Leon Wenham explained that he wrote You, Me and Lots and Lots of Love because he never saw his family reflected in books he would read to his five-year-old son (Instagram)
A Black, gay dad has written his own story book after being disappointed by the lack of diversity in traditional tales.
Leon Wenham explained that he wrote You, Me and Lots and Lots of Love because he never saw his family structure reflected in books he would read to his five-year-old son, who he adopted as a single parent last year.
Black, gay adoptive dad writes his own story book to normalise diversity
The title of the upcoming self-published book, he explained, is “something I say to my beautiful son quite a lot: ‘In our home there’s you, me and lots and lots of love.’”
The dad added: “The book speaks about our adoption journey and it explains and encourages some of the big feelings and emotions many adopted children experience.
“The other main message of this book is to normalise diversity from a young age. I have purposely used as many different ethnic characters as possible in the book, in order to show children that everyone is different and that’s ok. This book is for ALL children and ALL families.
“Finding inclusive books for children can be difficult but my mission is to ensure every child understands how normal being different is.”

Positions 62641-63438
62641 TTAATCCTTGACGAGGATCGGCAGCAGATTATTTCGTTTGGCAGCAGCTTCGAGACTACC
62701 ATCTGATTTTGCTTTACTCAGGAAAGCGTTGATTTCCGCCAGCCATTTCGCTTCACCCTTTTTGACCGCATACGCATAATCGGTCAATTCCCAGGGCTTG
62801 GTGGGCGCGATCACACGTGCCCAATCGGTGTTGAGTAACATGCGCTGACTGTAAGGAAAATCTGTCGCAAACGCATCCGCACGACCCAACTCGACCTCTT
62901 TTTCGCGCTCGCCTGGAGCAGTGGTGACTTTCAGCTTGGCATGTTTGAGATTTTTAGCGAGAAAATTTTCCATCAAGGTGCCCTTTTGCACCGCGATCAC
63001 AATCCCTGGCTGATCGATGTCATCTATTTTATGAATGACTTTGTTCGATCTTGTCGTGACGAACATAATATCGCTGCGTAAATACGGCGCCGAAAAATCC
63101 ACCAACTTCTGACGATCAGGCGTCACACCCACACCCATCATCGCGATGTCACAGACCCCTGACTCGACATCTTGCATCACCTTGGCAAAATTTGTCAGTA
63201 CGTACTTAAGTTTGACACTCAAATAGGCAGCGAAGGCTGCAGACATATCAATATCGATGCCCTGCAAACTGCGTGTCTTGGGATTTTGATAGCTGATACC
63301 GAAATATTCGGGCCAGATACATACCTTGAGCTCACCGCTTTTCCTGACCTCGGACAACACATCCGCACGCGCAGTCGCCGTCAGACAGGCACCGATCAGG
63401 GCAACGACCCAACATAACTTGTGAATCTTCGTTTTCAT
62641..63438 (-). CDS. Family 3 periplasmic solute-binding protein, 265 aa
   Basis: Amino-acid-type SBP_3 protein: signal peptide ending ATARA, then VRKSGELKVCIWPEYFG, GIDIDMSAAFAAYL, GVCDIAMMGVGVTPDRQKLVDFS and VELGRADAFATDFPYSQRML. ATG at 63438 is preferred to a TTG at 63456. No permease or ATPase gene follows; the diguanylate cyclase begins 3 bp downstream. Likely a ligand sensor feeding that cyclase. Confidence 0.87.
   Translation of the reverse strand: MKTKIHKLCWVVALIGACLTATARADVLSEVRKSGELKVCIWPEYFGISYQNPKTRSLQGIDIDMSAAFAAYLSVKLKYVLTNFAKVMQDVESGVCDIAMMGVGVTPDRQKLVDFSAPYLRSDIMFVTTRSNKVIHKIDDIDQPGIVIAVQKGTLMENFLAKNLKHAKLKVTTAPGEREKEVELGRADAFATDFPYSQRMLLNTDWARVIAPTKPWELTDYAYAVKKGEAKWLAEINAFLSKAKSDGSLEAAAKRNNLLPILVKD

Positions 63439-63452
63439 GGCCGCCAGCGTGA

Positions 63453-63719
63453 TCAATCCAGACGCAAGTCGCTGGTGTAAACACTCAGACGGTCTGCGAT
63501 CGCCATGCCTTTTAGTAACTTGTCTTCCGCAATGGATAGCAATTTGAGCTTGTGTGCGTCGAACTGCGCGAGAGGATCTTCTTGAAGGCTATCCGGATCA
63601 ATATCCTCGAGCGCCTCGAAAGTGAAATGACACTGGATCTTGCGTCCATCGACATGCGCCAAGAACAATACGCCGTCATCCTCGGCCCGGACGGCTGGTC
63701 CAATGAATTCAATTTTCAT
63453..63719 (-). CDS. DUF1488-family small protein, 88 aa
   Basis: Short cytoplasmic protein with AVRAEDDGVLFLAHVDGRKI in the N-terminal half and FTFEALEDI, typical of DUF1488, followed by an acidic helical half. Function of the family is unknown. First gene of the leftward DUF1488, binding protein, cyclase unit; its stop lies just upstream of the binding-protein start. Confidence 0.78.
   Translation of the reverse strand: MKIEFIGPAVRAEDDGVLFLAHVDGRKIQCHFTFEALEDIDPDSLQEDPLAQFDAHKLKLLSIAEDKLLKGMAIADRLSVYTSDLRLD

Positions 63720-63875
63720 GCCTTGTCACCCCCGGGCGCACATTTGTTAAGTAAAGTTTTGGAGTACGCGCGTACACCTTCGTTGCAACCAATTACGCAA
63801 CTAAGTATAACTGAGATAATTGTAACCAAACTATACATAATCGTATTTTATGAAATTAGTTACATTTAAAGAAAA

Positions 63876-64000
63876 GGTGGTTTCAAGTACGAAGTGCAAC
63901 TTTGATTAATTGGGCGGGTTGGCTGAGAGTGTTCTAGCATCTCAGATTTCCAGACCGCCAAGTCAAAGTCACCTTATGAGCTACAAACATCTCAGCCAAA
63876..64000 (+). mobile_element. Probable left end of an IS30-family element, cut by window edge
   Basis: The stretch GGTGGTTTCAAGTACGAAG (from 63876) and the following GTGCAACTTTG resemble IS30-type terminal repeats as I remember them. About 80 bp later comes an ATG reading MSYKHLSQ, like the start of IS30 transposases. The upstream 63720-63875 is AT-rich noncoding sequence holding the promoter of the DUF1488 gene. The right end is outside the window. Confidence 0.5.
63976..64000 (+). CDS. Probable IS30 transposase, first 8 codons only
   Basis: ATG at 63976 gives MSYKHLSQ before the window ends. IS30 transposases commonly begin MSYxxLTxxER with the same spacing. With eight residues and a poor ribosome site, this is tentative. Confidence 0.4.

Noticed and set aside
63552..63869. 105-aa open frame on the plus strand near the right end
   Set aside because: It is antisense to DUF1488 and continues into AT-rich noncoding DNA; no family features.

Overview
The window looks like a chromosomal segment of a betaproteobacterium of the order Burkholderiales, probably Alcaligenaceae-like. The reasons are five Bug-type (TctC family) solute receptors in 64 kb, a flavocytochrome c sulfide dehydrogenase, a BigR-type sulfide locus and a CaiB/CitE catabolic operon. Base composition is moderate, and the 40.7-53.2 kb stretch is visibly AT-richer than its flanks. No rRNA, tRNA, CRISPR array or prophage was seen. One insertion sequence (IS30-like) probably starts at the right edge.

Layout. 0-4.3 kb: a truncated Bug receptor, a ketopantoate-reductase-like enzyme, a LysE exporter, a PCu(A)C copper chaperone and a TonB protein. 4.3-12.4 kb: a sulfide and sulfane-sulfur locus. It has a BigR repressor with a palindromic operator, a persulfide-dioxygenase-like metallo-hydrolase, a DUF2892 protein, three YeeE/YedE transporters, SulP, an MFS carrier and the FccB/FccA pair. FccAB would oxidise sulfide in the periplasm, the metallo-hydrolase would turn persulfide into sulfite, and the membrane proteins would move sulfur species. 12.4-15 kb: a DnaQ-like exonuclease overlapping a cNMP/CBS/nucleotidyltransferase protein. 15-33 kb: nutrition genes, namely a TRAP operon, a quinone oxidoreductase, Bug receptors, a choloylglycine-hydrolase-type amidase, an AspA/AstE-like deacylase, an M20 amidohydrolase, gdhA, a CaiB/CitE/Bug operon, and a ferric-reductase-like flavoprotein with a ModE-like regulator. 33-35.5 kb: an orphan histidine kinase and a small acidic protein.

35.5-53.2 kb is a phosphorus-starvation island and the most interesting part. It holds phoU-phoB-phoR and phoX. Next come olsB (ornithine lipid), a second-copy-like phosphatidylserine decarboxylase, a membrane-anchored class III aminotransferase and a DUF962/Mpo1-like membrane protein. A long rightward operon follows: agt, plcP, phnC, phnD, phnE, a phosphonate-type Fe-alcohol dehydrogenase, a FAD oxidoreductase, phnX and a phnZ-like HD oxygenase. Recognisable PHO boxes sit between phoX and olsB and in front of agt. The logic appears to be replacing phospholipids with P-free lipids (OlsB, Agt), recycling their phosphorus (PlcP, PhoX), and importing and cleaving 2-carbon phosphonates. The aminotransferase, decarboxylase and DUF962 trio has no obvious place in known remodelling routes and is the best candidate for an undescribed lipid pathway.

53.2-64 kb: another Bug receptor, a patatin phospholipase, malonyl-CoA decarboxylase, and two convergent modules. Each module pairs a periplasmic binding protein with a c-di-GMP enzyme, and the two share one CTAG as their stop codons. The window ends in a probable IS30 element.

Story books are dominated by white nuclear families
Speaking to MailOnline, he elaborated: “One of the reasons I chose to write the book is… I didn’t find any books that represented our nuclear family.
“I’m Black Caribbean and all the books were very much all conventional and featured Caucasian people and I think when you’ve got a child that’s adopted and doesn’t have a conventional family, if you keep seeing that in books it’s just not really helpful for them.
“It just highlights that they’re different, which for a four or five-year-old that can be quite difficult.”
Only four percent of new British children’s books feature main characters who are people of colour, according to research from the Centre for Literacy in Primary Education, while only seven percent of children’s books feature a person of colour in any capacity. Children’s books featuring LGBT+ families, meanwhile, often dominate lists of the most-banned books internationally.
The dad explained that although his son’s school is diverse and his son has many friends, stories often fail to teach kids about diverse types of families.
He said: “This is an example of why I’m doing this book, it’s to normalise diversity from a young age.
“Normalising diversity from a young age is number one. Number two is explaining adoption to children in a way that is encouraging and encourages them to share their emotions and recognises some of the big emotions that children and adults go through during the process.
“Also one of the key things is to shine a light on Black fathers because I think that Black dads have had quite a bad reputation over decades – even from within the Black community.
“Being a single Black gay adoptive father I think it’s something quite positive. Long term would be for more Black families or single Black people, the Black LGBT community to really consider adoption as an option into parenthood.”